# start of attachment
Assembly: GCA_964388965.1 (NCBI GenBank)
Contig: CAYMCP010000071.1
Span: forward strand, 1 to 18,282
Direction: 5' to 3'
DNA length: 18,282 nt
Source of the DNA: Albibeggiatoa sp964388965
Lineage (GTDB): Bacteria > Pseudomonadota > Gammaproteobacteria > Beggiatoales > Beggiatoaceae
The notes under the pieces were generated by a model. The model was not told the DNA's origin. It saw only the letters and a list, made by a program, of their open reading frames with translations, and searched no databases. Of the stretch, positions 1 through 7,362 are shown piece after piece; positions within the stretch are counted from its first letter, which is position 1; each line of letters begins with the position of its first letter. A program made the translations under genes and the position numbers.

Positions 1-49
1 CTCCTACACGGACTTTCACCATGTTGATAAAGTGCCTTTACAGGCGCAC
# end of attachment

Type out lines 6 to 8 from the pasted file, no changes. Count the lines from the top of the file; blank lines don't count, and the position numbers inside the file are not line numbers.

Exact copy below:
Source of the DNA: Albibeggiatoa sp964388965
Lineage (GTDB): Bacteria > Pseudomonadota > Gammaproteobacteria > Beggiatoales > Beggiatoaceae
The notes under the pieces were generated by a model. The model was not told the DNA's origin. It saw only the letters and a list, made by a program, of their open reading frames with translations, and searched no databases. Of the stretch, positions 1 through 7,362 are shown piece after piece; positions within the stretch are counted from its first letter, which is position 1; each line of letters begins with the position of its first letter. A program made the translations under genes and the position numbers.